Posts Tagged ‘definitions’

Illusory Happiness

February 15, 2012 Leave a comment


It’s been said that, “When you look at your life, the greatest happiness [es] are family happiness [es].” One of the questions, for me, is whether that statement is true or not.

I’ve had many happy moments in my life with and without family members in attendance. I tend to focus on how one quantifies happiness.

Does extreme happiness always have to be accompanied by tears, for instance? Or, is such a deep emotion as true happiness so overpowering that expression of any kind is beyond the ability of the one experiencing it?

What about a lack of happiness? I’ve seen occasions when great sorrow, not happiness, was what took over when family arrived. Where does a person draw the line of family involvement in one’s personal happiness?

Here’s another example of relevant questions. How many degrees of happiness does a person feel and does everyone feel the same degrees of that emotion and label them the same way? I don’t think anyone has a definitive answer to either of these questions simply because each person’s emotional thermometer registers feelings differently based on personal experience.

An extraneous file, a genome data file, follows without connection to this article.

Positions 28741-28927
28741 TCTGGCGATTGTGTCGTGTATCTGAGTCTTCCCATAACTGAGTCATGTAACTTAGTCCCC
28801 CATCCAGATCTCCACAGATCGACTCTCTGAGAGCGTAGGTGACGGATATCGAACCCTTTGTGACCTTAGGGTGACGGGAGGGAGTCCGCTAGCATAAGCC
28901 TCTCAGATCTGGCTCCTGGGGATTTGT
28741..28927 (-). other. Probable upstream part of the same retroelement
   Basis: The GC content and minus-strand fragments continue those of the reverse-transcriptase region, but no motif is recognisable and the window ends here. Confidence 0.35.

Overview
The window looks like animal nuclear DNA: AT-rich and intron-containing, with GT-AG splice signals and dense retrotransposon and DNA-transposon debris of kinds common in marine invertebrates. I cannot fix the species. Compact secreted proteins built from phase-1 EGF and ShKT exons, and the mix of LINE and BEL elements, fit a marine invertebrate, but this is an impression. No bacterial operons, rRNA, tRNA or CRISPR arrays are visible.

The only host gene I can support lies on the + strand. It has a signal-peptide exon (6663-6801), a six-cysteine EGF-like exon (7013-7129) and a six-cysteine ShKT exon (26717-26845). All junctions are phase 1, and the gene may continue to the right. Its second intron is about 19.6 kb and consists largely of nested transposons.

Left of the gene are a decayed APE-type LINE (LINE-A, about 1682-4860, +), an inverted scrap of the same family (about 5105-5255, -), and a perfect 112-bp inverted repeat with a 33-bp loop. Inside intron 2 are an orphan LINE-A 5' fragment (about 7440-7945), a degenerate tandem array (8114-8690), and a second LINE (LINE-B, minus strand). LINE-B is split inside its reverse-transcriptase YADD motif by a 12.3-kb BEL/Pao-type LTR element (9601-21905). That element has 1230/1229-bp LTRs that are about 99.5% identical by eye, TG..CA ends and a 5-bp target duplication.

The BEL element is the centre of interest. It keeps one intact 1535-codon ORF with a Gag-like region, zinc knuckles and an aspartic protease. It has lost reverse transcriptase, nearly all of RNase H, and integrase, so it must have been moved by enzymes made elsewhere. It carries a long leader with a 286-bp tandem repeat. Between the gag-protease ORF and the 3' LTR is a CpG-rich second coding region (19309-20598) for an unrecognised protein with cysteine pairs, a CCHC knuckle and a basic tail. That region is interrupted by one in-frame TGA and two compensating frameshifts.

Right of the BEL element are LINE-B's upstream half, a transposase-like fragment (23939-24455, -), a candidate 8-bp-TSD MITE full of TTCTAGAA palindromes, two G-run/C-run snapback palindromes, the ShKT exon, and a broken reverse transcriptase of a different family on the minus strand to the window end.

When you realize how genuinely moved a person is to meet you, does that evoke great happiness, sweet satisfaction, or deep humility coupled with gratitude. If humility, does that constitute a portion of happiness? If you feel satisfaction only, does that mean that conceit has crept into your thermometer?

You see how complicated emotional definitions and signals are? What if you feel nothing at all except seeming boredom when someone exhibits excitement at shaking your hand and talking with you face-to-face? After all, this could be a cousin that you’ve never met before.

Does your lack of emotion mean that you really don’t want to know any more family, that you’re too important to worry about those on the fringe of the family, or that you’re just a jerk?

Or, could it mean, as it does with me, that caution and trust issues rule your actions and responses during first meetings?

Circumstances dictate our responses to events in our lives. The exact experience also contributes to those responses, as well as the circumstances immediately preceding an event.